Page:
Delivering the corporate intranet on mobile devices is perhaps the most effective initiative you can take to increase intranet usage.
Not only will the intranet become omnipresent, always available to users in any situation. Also, you’ll make the intranet accessible for new employee groups that have not been able to fully benefit from the intranet before, such as frontline workers.
As an extra benefit, you’ll have new methods available, like mobile push notifications, to motivate staff to go to your intranet. However, designing a mobile intranet requires special considerations for the medium you’ll be delivering your service through. Here, we’ll go through three central points you really should consider when adding your intranet to mobile devices.
1. Mobile app vs. responsive intranet
A responsive intranet can be viewed from different devices and screen sizes. A mobile app, on the other hand, is a separate application that is downloaded and installed on smartphones and tablets. Responsiveness is definitely good for usability. But, even though a responsive intranet has the advantage of being instantly available in mobile browsers, a mobile app, however, has at least seven important benefits:
A mobile app spares users from typing on a small screen
Typing the full URL of the intranet in a smartphone’s browser can be troublesome. Even if users take the initiative to save the intranet as a shortcut, it’s not ultra-intuitive to navigate to the intranet from a mobile browser. When users first have the mobile intranet app downloaded to their smartphone, they can find it effortlessly, just like they’re used to navigating to any other app on their smartphone. An act we are all trained so proficiently in, the behaviour it is automatic. Also, depending on your security settings, the app can spare employees typing in their intranet login every time they open the intranet on their phones, making it simple for users to open the intranet and start using it.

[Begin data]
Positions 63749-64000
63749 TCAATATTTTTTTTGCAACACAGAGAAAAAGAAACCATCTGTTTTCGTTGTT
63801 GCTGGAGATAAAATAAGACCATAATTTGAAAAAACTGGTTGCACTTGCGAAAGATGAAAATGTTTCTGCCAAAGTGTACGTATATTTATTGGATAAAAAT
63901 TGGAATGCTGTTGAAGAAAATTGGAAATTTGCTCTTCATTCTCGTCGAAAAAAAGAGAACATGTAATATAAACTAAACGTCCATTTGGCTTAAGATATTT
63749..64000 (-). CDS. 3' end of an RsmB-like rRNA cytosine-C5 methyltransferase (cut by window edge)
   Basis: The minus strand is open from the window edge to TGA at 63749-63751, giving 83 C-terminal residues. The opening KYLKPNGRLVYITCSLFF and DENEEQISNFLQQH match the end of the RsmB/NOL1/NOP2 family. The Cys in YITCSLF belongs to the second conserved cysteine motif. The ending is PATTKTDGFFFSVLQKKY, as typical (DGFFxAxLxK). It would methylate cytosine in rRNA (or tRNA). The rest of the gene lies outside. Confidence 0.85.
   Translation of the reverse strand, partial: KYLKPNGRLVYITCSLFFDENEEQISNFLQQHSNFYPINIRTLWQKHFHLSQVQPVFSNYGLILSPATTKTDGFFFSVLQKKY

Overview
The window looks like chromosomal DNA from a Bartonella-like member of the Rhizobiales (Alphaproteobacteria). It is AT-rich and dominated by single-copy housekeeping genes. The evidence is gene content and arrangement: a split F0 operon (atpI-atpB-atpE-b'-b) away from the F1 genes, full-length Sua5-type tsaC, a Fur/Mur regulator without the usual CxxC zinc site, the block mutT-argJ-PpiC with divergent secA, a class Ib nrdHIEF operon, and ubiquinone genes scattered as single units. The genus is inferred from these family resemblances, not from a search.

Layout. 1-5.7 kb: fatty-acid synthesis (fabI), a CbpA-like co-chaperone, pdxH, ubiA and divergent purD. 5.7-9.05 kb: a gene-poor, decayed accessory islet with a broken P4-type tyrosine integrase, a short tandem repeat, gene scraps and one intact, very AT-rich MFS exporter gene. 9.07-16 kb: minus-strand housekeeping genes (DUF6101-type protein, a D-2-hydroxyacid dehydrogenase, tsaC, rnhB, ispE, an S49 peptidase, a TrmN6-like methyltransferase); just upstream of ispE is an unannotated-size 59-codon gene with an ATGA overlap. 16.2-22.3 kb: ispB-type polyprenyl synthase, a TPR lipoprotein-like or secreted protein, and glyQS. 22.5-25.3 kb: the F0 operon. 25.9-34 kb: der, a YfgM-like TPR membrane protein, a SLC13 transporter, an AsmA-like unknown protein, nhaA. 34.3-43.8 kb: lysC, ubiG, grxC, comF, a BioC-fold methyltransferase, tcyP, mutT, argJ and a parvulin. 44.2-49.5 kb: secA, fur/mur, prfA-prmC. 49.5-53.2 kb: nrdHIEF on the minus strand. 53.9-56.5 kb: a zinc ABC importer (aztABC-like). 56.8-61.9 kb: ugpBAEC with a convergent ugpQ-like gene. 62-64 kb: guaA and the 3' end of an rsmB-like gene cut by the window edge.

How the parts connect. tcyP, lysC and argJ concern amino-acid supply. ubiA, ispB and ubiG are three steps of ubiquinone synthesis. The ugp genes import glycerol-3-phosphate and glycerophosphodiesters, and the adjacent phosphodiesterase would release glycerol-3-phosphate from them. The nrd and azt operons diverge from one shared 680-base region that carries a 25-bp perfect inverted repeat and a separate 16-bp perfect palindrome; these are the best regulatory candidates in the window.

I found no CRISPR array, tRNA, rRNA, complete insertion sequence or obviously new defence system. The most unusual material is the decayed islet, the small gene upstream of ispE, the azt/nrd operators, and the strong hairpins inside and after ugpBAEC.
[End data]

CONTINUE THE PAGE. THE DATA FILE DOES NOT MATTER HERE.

A mobile app can engage with push-notifications
App notifications are a proven tool for engagement. A mobile app tool can help lead your users to the intranet. Both for reminding employees that they have the intranet app there on their smartphone, and for calling direct attention to news or other important content.
A mobile app can offer offline access
Even though the world is very wired, mobile intranet users can come in situations where connection to the internet isn’t stable. You might have staff working in emergency situations, on the ocean, or just in areas with a slow internet connection. With a mobile app, you can allow offline access to some content and functions and enable employees to report back from the frontline, from any place in the world.
A mobile app delivers a clean version of your intranet
A responsive intranet offers a one to one representation of the desktop intranet on mobile devices. While this has some advantages in terms of recognition for the employees who are very used to using the intranet on their desktop (and this might not be a large percentage of all employees), it most likely will cause confusion.
A mobile intranet should offer users content and navigation especially optimized for use on the go. As you can custom design both navigation and content for the mobile experience in an app, a mobile app allows for this.
A mobile app enables pages to load faster
Users really don’t want to wait for pages to load. A study performed by Google found that longer page load time drastically increases the likelihood of a visitor bouncing from a mobile site.
If a mobile app is well designed, it’s remarkably faster performing on a mobile device than the responsive desktop version. Thereby, improving usability significantly.
A mobile app is more secure
Offering you intranet in an app, instead of in the mobile browser, will enable you to make the mobile intranet available through mobile device management (MDM). In this way, IT can fully secure the intranet content and, also, remove the app from particular phones e.g. in situations where an employee loses his or her phone.